In the heart of the New Orleans French Quarter sits the House of Blues, an 800+ capacity venue, the walls of which are covered with nearly 300 pieces of folk art. Directly above the stage, is an oval emblem of Bo Diddley dressed in glorious white, standing as an angel above a sanctuary under the caption, ‘Who do you love?’ This Friday night crowd loves Cage the Elephant. The Nashville Indie group is currently touring the U.S. in support of their 2009 sophomore release, ‘Thank You, Happy Birthday.’
Opening for Cage is a group of fellow Tennessee rockers named Bad Cop, featuring drums along with three and four guitars to produce raging spacedelic kick-ass rock and roll. The frontman stares maniacally into the crowd as if to indicate that it is simply a matter of time before subliminal messages achieve massive mind control. Perhaps someday. But this night’s crowd belongs to vocalist Matt Shultz and the band, comprised of guitarists Brad Shultz and Lincoln Parish, along with bassist Danial Tichenor and drummer Jared Champion.
Emerging from a smoke cloud, Shultz appears as a Cobain reincarnatioln: gangly body adorned with shoulder length sandy blonde hair. Just seconds into the first track, he stretches himself into the crowd which gladly carries him along for awhile. It is instant intimacy – forget the introductions and small talk; we all know why we’re here so let’s get on with it.
“2024” is fun but “Aberdeen” is familiar and gets the crowd singing. Cage goes into some bluesy tracks, then it’s back to fun again with the funk punk outcries of “Around My Head.” A waltzing moment is then granted, just before the crowd is incited into an all-out mosh in “Back Against the Wall.” The chorus resonates, “You got me where you want me…” and everyone is restless in reliving the mounting urge to escape.
Cage the Elephant relaxes the tension with a pretty yet angsty song, followed by a dark sleepy number, and then something sentimental. The smoke machine puts out again as driving guitars animate Shultz. He is undeniably bound to every revving strum and crashing beat, like a marionette to the music. The crowd is eager to get animated, and at the opening riff of “Shake Me Down,” the vibes noticeably run through the fans as well.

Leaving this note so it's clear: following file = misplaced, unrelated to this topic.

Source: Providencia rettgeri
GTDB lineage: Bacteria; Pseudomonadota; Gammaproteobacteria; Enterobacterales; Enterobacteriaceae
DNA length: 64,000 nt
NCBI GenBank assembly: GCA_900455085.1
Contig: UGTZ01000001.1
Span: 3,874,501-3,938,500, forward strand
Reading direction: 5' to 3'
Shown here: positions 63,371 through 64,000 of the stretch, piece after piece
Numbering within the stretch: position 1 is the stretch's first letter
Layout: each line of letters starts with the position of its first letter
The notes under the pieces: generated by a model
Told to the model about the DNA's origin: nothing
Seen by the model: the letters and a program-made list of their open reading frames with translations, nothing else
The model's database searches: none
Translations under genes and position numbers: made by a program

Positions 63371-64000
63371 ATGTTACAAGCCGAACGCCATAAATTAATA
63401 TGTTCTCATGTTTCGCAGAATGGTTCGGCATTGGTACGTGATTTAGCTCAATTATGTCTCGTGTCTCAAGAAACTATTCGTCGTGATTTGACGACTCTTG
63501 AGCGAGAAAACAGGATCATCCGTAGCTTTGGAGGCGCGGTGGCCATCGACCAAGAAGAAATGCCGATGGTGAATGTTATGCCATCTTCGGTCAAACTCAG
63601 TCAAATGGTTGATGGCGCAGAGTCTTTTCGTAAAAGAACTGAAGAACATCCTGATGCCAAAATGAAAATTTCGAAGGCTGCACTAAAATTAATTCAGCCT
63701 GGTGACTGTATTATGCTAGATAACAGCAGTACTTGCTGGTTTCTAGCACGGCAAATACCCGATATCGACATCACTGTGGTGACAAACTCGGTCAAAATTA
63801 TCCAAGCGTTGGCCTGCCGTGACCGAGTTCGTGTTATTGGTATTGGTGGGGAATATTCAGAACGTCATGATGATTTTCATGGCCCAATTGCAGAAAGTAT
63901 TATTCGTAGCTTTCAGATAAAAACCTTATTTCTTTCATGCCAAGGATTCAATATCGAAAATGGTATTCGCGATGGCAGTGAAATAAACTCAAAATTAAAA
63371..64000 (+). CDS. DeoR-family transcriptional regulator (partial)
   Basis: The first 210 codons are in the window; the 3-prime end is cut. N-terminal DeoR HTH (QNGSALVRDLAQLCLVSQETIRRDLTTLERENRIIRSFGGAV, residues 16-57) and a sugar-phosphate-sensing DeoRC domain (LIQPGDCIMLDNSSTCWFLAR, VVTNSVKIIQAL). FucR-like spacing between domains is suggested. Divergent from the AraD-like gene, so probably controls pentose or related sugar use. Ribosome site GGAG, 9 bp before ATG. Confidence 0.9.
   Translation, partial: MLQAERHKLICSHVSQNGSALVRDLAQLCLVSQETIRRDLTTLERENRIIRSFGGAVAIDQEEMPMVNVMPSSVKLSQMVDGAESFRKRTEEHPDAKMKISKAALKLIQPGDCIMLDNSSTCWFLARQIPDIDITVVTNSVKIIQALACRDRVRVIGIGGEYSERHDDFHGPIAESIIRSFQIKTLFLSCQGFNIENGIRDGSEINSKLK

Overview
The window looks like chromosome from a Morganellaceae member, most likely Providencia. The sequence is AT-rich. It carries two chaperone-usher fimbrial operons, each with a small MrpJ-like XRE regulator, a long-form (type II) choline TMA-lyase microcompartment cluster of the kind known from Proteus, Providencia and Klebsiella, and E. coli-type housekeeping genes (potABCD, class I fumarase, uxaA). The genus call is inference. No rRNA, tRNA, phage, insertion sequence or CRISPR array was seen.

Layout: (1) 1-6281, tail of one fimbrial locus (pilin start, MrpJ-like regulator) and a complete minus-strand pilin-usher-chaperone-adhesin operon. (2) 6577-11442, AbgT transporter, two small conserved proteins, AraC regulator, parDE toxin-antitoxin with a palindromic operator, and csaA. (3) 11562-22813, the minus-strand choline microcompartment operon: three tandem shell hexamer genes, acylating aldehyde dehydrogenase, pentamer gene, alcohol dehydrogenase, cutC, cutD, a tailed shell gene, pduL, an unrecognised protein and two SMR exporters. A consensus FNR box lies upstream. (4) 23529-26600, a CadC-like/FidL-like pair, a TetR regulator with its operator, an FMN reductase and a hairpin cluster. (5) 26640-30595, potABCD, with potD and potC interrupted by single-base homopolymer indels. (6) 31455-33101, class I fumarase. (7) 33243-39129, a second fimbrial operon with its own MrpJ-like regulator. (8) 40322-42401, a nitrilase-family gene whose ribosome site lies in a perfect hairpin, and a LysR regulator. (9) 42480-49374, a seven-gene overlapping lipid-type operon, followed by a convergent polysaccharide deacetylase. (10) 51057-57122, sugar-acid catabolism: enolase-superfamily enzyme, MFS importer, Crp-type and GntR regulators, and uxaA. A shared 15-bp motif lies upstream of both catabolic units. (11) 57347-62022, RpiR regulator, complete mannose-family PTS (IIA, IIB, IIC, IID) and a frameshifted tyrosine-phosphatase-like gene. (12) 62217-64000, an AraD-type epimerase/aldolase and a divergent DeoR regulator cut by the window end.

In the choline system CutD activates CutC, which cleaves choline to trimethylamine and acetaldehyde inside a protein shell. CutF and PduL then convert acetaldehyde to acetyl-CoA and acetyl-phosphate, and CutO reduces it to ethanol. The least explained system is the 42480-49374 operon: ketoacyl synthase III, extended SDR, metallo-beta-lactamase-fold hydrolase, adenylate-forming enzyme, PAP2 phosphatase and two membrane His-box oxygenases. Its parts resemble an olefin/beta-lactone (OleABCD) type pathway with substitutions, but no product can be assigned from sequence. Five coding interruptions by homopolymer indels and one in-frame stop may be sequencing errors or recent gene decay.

Another smoke cloud ensues, and Shultz is crowd surfing once again, this time singing the lines of “Sabertooth Tiger” as he floats along. He pauses a moment, crouches, and then stands atop the crowd, silently taking it all in before falling onto another bed of hands awaiting him. Shultz takes the stage again, the song ends, and when the smoke clears, Cage the Elephant is gone.
The crowd cheers and chants. A few cry out for an unplayed single. Sure enough, the band retakes the stage and gives the fans what they’re hoping for: the first hit off Cage’s 2009 self-titled debut, “Ain’t No Rest for the Wicked.” It’s fun and funky with lyrics that people want to sing even if they can’t honestly relate.
In any case, the fans have all forgotten about their pressing bills to pay, and all the mouths that need feeding are snoring soundly in their beds. Cage the Elephant has granted the crowd a share in the band’s highly contagious energy and fortunately the night is still young.
In One Ear
Tiny Little Robots
Around My Head
Back Against the Wall
Back Stabbin’ Betty
Shake Me Down
Ain’t No Rest for the Wicked